As that may be, I thought this forum might be a good place to try and generate something more like an unbiased comparison of the relative strengths and weaknesses of the two drive systems--one that could be of help to someone like myself, who is interested in finding out which might be the better choice for their own application. The closest thing I found so far to an unbiased comparison, is a page that lists the pros and cons of a recent (2012, it seems) GNG mid-drive kit. Some of the cons from this write-up are, or could readily be translated into, pros on the hub motor side. It therefore seemed like it might offer a good starting point for putting together a real unbiased comparison, so I'll re-post it here (original located at http://topsecretev.blogspot.com/2012/10 ... -hype.html )
From what I'm reading, a con for the mid-drive as compared to hub motors that might be added to this list is the inability, using the standard rear derailleur, to shift while the mid-drive motor is under power. That could be a big downside for me, since I would be bringing the motor into play primarily when climbing grades and might thus want to shift down a gear or two.PROS:
- * Great hill climber
* Lower center of gravity
* Very good traction in soft sand (perfect for the 2 biggest e-bike markets in the US (S. Florida and S. California.)
* Allows you to cycle the motor's power through all the bicycle gears
* More efficient (from my personal testing a mid-drive kit is nearly 40% more efficient than a hub motor in some cases.) So it is safe to say a 750 watt hub motor is nearly equivalent to a 450 watt mid-drive in terms of current draw per Nm torque output.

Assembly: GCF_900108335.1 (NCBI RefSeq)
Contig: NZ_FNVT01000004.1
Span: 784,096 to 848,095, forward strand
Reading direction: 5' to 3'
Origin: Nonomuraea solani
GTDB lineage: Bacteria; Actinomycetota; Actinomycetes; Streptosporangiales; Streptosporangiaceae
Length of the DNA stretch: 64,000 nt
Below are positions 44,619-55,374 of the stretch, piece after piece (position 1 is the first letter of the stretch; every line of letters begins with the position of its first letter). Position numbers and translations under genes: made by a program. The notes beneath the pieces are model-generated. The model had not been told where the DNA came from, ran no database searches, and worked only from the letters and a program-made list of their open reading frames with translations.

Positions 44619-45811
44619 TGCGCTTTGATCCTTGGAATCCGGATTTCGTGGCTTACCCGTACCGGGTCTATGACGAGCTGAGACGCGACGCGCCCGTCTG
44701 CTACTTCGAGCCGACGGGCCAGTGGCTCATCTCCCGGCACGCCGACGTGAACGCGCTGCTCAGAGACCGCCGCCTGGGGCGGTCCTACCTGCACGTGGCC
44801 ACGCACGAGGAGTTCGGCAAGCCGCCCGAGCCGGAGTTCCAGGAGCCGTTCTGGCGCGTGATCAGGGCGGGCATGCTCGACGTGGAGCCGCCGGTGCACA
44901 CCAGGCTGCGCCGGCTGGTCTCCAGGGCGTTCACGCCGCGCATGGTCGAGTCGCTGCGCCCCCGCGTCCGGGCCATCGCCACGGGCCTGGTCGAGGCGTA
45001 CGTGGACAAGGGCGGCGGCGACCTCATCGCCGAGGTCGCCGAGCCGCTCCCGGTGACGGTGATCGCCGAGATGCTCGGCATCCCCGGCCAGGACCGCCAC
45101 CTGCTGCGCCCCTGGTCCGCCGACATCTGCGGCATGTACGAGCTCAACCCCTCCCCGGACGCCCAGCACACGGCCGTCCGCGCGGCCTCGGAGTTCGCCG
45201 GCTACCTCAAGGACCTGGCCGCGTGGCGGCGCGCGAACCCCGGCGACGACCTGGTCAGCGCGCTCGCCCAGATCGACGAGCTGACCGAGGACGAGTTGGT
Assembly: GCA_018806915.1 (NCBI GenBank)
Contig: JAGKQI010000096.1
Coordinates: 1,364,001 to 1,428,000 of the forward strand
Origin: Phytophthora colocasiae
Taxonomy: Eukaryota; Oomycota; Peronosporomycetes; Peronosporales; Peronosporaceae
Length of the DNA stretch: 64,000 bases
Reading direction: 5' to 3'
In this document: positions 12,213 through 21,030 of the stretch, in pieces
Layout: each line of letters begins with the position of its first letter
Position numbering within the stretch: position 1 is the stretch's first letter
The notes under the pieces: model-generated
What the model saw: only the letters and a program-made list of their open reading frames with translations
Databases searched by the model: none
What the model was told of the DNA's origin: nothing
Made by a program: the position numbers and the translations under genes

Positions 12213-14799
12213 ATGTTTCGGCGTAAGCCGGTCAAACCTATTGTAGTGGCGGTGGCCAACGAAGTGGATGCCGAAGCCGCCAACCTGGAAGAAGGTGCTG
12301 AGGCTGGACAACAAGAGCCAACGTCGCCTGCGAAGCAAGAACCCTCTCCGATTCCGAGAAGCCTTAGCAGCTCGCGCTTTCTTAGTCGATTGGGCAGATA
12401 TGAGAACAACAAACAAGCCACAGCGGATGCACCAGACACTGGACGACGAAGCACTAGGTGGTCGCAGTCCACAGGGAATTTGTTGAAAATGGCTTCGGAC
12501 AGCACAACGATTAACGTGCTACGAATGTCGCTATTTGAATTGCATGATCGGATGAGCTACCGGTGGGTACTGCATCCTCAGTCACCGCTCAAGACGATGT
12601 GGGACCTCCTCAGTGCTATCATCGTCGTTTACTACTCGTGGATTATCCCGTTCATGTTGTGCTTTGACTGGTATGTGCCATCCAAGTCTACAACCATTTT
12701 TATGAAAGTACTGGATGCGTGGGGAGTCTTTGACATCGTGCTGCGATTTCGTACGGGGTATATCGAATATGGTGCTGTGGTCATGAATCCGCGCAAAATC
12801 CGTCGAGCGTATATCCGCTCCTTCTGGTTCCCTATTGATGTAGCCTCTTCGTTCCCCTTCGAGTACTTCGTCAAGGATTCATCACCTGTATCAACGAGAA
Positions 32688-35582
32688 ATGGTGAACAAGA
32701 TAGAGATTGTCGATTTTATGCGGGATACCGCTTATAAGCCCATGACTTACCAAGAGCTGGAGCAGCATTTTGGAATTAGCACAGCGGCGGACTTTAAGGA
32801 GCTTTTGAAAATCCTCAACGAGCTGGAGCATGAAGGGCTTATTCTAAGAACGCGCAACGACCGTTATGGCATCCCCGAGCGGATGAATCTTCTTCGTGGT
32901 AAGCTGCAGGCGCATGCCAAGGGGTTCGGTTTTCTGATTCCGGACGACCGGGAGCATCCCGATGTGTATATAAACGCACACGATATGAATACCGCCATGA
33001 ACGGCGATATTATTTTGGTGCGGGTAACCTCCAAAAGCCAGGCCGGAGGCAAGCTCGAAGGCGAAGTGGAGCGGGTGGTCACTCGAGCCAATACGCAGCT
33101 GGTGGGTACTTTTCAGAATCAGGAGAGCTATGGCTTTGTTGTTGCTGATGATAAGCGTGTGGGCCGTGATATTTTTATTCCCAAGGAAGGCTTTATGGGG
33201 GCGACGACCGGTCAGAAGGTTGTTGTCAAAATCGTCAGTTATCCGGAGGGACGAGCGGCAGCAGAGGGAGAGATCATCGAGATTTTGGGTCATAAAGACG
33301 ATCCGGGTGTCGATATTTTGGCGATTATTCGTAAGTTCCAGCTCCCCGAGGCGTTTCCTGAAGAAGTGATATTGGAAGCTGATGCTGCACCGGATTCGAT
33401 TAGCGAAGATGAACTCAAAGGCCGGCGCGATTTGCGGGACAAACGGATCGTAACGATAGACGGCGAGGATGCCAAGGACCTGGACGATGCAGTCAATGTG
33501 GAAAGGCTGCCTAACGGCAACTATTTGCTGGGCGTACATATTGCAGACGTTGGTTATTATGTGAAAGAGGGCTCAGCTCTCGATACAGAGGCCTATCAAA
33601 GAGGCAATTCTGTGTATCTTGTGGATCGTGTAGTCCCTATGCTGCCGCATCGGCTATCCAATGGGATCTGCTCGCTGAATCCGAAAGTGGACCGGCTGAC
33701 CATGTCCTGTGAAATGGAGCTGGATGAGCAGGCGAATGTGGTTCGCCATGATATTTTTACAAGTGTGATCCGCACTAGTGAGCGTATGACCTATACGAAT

* Motor is less prone to current saturation over hub motors. It just climbs hills and goes through soft sand never bogging down.
* The motor draws less current per Nm torque output so the system runs cooler
* You can change rear flat tires easily as with any normal bike.
* You can use any cassette and or disc brake caliper without clearance issues
* Saves your frame's drop outs and omits the use of a torque arm.
* Can use a smaller/ lighter amp hour battery to achieve a similar range and speed.
* Easier to use off the shelf DC motors to lower tooling and replacement costs.
* Gives new meaning to the term "Freeriding" hitting a trail at 25~30 mph on a DH mid-drive is absolutely amazing and will open up the sport to an older crowd.
- * Chain drive is extremely noisy (would like to see all belt drive)
* A chain rear derailleur and or front derailleur is for the most part out of the question with anything over 350 watts. You almost need to cut power to the motor like a clutch to shift or else you hear a large grinding and thumping noise.
* Derailleur must be dialed in perfectly and needs adjustment more often
* Chain is prone to stretching and or premature wear/ breakage.
* The entire pedal drive train is put under extra stress and it's lifespan will be greatly diminished.
* Riders have belts or gears to worry about slipping, and or wearing out.
* The entire crank system spins the chain-ring much faster so if a pant leg gets caught, the effect can be devastating.
* The bottom bracket, and chain stays are put under tremendous stresses causing excessive flex (even my downhill mountain bike above has 4 bearings and 1 bushing in the "main pivot" and the flex is really noticeable under load.)
* All the added freewheels mean no-regen, and the bike is difficult to push in reverse.
* The initial start-up torque is harder to dial in than a hub motor in the controller programmer settings (it just takes off like a rocket.)
In addition to the above list, I also found this page--http://www.avdweb.nl/solar-bike/hub-mot ... ation.html--which offers some simulations of both hub motors and mid-drive systems. So some technical specifications for the sort of comparison I'm hoping to create could be extracted from a page like that.
Can anyone else add additional pros/cons for either and help to fill out the list so we can come up with a more comprehensive comparison? If there already exists some resource like this that I've overlooked, I beg pardon here and will ask that this posting be removed.